AAAE Questions Airline Opposition Passenger Facility Charges


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AAAE Questions Airline Opposition Passenger Facility Charges

By Jim Douglas

June 15, 2011 - With airline fee collections skyrocketing to historic highs according to data released on Monday by the Department of Transportation, the American Association of Airport Executives (AAAE) questioned the continued opposition of U.S. carriers to an increase in local passenger facility charges (PFCs) needed to fund necessary infrastructure upgrades at the nation's airports. 

"While airports understand and appreciate the need for our airline partners to remain viable financially, the carriers' continued opposition to an increase in the local passenger facility fee is both shortsighted and inconsistent given the airlines' increasing reliance on ancillary fees to support their own operations," AAAE President Chip Barclay said.

"With ancillary fee collections growing rapidly and producing billions in airline revenue, it's difficult to understand why the industry opposes the collection of a mere fraction of that amount by local authorities to fund critical airport safety, security, and capacity improvements." 

In 2010, U.S. carriers collected $5.7 billion in baggage and reservation cancellation/change fees alone according to DOT. The $5.7 billion figure does not include billions in other airline ancillary fees, such as pet transportation, sale of frequent flyer award miles to airline business partners and standby passenger fees, on which DOT has yet to finalize data for 2010. In 2009, airline ancillary fees totaled $7.8 billion. 

In contrast to the dramatic increase in the collection of ancillary fees by U.S. carriers, which has grown by more than $2 billion annually in recent years, the federal cap on PFCs has not been adjusted in more than a decade. Adding to the problem for airports is the decline in purchasing power that those revenues produce because of construction cost inflation.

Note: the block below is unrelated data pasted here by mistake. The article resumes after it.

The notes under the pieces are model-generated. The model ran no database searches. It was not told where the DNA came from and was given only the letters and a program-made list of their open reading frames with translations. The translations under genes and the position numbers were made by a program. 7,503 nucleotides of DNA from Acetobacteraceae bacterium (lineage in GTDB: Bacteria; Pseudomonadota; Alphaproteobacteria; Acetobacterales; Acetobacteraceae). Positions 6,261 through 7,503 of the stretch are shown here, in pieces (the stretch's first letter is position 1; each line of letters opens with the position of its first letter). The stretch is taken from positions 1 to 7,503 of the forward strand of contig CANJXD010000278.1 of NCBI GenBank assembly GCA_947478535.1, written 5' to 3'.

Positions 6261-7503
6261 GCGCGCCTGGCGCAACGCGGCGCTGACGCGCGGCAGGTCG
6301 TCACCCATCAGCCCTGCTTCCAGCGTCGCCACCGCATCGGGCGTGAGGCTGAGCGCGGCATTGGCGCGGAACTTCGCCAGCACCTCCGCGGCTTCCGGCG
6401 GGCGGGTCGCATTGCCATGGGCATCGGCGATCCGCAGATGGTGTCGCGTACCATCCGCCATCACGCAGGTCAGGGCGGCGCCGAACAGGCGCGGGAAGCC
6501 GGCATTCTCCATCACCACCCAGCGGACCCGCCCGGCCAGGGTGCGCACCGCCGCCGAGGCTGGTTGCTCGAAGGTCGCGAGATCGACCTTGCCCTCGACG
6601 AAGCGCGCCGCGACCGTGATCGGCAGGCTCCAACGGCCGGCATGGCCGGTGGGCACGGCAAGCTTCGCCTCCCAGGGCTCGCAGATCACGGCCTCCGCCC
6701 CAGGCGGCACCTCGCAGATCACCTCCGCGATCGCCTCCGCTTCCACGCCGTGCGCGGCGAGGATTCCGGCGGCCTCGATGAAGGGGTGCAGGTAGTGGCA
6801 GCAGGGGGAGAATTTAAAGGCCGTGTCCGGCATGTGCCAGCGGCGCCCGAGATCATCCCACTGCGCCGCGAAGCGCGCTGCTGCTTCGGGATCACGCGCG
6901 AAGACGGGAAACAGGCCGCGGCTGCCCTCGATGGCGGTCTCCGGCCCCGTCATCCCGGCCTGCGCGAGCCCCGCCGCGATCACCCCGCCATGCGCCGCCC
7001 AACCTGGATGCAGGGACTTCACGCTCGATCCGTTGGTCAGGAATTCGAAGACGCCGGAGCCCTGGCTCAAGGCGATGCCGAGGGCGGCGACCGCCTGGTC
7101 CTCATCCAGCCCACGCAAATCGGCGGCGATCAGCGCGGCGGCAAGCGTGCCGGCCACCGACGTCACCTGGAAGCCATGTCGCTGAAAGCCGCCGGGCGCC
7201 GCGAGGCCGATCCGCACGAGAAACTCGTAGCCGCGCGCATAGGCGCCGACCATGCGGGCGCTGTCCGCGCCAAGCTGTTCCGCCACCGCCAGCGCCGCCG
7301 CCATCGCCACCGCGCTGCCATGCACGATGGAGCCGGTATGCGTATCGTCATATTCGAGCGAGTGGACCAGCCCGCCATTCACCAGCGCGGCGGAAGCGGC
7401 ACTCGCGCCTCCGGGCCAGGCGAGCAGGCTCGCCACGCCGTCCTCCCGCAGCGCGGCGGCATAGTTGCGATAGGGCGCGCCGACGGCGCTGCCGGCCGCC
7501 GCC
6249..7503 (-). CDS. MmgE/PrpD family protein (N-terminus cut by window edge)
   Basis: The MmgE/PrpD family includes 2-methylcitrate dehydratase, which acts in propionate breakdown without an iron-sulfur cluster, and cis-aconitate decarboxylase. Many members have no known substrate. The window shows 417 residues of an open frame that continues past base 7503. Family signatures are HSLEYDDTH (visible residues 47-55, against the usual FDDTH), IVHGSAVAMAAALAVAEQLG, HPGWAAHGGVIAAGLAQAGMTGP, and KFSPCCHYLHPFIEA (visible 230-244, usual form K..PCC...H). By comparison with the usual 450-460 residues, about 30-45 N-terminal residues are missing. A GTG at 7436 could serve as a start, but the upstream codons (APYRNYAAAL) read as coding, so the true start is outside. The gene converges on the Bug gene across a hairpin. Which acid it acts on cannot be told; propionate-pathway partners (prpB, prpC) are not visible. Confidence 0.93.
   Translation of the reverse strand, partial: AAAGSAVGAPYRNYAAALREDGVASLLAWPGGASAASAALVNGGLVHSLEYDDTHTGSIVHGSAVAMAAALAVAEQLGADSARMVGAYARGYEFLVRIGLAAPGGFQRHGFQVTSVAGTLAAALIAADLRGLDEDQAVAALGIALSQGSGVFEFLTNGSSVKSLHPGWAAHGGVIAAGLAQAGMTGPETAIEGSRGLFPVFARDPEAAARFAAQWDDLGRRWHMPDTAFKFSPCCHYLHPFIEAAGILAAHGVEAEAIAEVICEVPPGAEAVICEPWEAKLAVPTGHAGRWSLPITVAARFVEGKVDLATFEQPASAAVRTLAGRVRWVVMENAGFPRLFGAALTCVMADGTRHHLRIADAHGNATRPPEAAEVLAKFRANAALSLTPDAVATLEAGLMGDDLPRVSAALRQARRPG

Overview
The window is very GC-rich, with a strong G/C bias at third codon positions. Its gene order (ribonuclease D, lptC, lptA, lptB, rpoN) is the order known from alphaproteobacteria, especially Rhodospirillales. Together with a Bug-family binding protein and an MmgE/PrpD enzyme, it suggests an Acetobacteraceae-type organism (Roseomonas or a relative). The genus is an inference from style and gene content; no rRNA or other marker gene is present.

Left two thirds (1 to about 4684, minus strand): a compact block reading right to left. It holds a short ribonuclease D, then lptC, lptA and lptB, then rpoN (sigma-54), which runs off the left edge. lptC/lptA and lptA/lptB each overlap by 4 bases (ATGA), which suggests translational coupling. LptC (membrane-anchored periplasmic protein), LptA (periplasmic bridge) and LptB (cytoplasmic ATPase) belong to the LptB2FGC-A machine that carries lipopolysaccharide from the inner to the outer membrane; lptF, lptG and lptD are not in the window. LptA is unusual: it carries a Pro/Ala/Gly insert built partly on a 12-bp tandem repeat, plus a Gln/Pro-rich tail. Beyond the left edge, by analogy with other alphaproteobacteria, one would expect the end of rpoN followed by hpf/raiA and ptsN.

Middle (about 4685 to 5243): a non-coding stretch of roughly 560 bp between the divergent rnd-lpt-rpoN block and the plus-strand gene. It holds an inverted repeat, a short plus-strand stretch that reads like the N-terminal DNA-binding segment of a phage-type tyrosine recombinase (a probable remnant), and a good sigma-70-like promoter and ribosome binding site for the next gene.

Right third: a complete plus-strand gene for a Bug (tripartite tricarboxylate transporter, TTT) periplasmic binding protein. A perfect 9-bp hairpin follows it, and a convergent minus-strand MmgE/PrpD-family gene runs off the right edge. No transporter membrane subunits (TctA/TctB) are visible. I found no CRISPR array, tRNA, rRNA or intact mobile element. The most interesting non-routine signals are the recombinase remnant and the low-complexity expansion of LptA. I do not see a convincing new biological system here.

AAAE has asked Congress to increase the PFC cap from $4.50 to give airports the tools they need to meet current and future demands. AAAE reiterated its support for a PFC increase in a letter to Congress on Tuesday. "Airport infrastructure needs are well-documented as are the serious hurdles that airports face in trying to meet those needs," Barclay said.


"In the face of growing federal budget constraints, PFCs offer critical, local self-help to build the infrastructure that is necessary to serve the airlines and the traveling public now and into the future. Unfortunately, some of our airline partners are so focused on the next quarterly financial report that they have lost sight of the long-term needs of the system needs that may not be met in some locations absent a modest increase in the PFC." 

Barclay also noted the impact that the increased reliance by airlines on ancillary fees is having on revenues flowing to the Airport and Airway Trust Fund, which supports aviation system upgrades including airport improvements. 

Historically, airline tickets have been taxed to help finance the aviation system, but baggage fees and other ancillary revenues are not taxed in the same manner. The shift in the airline pricing model away from ticket price increases to a more heavy reliance on ancillary fees effectively robs the Airport and Airway Trust Fund of revenue that would otherwise support airport and aviation system improvements.

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